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Environmental Issues ( Critque) - Article Example

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Article Critique “Addressing the Environmental Risks from Shale Gas Development” by Mark Zoback, Saya Kitasei and Brad Copithorne, July 2010 Worldwatch Institute Briefing Paper 1 1. Article Introduction Shale gas production in the US has grown rapidly to reach 30% of all US Oil and Gas production in 2009…
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Environmental Issues (Article Critque)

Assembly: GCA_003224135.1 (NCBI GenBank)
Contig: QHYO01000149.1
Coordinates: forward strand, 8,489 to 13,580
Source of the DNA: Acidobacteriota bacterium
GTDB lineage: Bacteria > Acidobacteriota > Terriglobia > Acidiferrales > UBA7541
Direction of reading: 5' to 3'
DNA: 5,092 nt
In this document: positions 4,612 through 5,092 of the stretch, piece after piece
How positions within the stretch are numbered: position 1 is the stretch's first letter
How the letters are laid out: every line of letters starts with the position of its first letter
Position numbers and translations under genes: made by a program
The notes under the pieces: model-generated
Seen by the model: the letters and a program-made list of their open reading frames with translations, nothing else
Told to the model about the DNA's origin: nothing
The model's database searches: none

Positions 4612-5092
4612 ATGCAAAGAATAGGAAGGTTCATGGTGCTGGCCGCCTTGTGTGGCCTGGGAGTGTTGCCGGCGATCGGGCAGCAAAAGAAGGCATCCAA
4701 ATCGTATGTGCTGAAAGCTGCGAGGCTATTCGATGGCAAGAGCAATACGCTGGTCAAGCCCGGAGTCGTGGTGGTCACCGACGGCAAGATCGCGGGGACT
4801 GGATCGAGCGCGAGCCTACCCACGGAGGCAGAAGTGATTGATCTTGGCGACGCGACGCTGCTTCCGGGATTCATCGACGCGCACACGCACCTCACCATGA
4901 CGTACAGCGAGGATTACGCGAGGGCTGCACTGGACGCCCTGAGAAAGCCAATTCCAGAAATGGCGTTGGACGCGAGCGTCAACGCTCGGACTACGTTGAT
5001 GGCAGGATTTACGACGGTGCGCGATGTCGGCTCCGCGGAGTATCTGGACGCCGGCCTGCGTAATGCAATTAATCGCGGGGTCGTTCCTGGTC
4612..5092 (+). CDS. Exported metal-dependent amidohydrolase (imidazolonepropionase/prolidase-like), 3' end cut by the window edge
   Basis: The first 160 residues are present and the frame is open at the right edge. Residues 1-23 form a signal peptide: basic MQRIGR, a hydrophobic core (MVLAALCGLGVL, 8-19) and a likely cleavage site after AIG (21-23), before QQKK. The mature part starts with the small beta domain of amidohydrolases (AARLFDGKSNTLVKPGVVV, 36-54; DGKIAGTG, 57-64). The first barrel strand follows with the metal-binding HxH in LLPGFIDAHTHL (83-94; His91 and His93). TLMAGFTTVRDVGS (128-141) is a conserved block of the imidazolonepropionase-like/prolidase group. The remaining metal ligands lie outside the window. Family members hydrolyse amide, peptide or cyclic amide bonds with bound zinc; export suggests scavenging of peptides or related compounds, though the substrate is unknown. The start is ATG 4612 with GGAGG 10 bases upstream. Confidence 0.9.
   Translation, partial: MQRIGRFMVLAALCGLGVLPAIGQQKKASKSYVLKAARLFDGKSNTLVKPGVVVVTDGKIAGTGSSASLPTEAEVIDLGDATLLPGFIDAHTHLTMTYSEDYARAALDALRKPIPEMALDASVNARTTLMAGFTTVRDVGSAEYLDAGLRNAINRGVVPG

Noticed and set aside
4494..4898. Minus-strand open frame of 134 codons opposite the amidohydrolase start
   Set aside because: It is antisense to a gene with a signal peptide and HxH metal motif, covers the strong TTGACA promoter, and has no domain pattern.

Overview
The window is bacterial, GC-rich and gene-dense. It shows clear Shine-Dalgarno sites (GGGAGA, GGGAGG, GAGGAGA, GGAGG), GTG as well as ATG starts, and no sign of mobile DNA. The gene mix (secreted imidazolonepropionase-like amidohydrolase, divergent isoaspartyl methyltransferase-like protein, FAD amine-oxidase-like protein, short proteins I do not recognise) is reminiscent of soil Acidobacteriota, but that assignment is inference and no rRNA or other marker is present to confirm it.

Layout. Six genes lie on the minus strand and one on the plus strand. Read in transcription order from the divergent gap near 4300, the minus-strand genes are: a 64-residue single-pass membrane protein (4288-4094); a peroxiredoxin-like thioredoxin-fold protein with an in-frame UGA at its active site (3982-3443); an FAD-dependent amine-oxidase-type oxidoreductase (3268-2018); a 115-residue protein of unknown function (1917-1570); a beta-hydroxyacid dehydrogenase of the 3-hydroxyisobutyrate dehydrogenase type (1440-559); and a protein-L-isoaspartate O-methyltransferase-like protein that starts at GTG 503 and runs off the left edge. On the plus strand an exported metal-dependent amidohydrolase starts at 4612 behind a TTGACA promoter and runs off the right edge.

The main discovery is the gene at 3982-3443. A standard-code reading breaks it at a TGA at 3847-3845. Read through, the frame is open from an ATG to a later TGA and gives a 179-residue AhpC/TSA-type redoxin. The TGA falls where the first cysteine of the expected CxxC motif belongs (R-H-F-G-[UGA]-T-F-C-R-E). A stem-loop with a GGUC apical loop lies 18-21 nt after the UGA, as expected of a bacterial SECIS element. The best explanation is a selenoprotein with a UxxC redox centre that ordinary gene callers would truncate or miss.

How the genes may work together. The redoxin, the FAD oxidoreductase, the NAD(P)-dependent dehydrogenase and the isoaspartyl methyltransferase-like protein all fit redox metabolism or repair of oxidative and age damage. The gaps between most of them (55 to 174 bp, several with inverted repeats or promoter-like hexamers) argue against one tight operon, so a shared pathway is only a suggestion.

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Download file to see previous pages One set of risks are specific to the hydraulic fracture process used for shale gas production while the other set of risks apply to all oil and gas production activities where there is much greater operating experience. The last part of the paper shows that the environmental regulations for shale gas drilling vary from state to state and that there are areas of overlap between some of the state regulations and some federal laws. The paper suggests the need for a common set of regulations so that the best practices developed at one drill site can be applied across all projects. 2. Environmental risks specific to shale gas production 2.1 Seismic shocks The major concerns about shale gas production have been around the hydraulic fracture process where the shale rock is caused to fracture by hydraulic pressure. The cracks in the rock propagate 500 to 800 feet in all directions from the casing pipe and the effect is similar to an underground seismic shock. The fracture pressure needs to be monitored and controlled to prevent the cracks from spreading beyond the shale gas layer (page 4). The general concern with setting off such underground fractures is that the fissures may permit contamination of underground water aquifers that are used for drinking water (page 7). Most shale gas formations are found 4,000 to 8,500 feet below the surface whereas drinking water sources are rarely more than 850 feet deep (page 8). Seismic monitoring is an essential tool to ensure that the underground cracks do not spread beyond the shale gas formation. However, only 3% of around 75,000 hydraulic fractures carried out in 2009 in the US were seismically monitored (page 8). An additional concern is with such underground fracture may lead to earthquakes. The town of Cleburne, Texas has experienced several low intensity earthquakes under 3.3.on the Richter scale in 2008 and 2009 after the start of shale gas exploration in the area when the region has no recorded earthquakes in the previous 142 years (page 9). Preliminary studies do not find a definite link between shale gas exploration and these earthquakes but the concern remains. The paper does not say whether the hydraulic fractures in the Cleburne area were seismically monitored. 2.2 Fresh water usage and waste water disposal Hydraulic fracturing requires 2 to 8 million gallons of water per well fractured. Though water once used for fracturing can be reused by diluting with fresh water, the Barnett Shale project has used an average of 3 million gallons of fresh water per well and has drilled tens of thousands of such wells (page 12). Apart from the problem of using so much water in competition with other uses, there is the problem of treatment and disposal of contaminated water. The water pumped into the well has chemical additives. When it flows back to the surface it includes any sub-surface water that may have dissolved contaminants such as arsenic, benzene and mercury (page 10). The ‘flow back’ water will happen not just during the hydraulic fracture process but also during the gas production phase of the well. The water is presently being injected into underground saline aquifers but the number of such wells available is too small to handle the volumes of waste water (page 10). Municipal waste water treatment facilities in the area of the shale gas fields cannot handle this volume of water and are not designed for these contaminants. Treated municipal water is also ...Download file to see next pagesRead More
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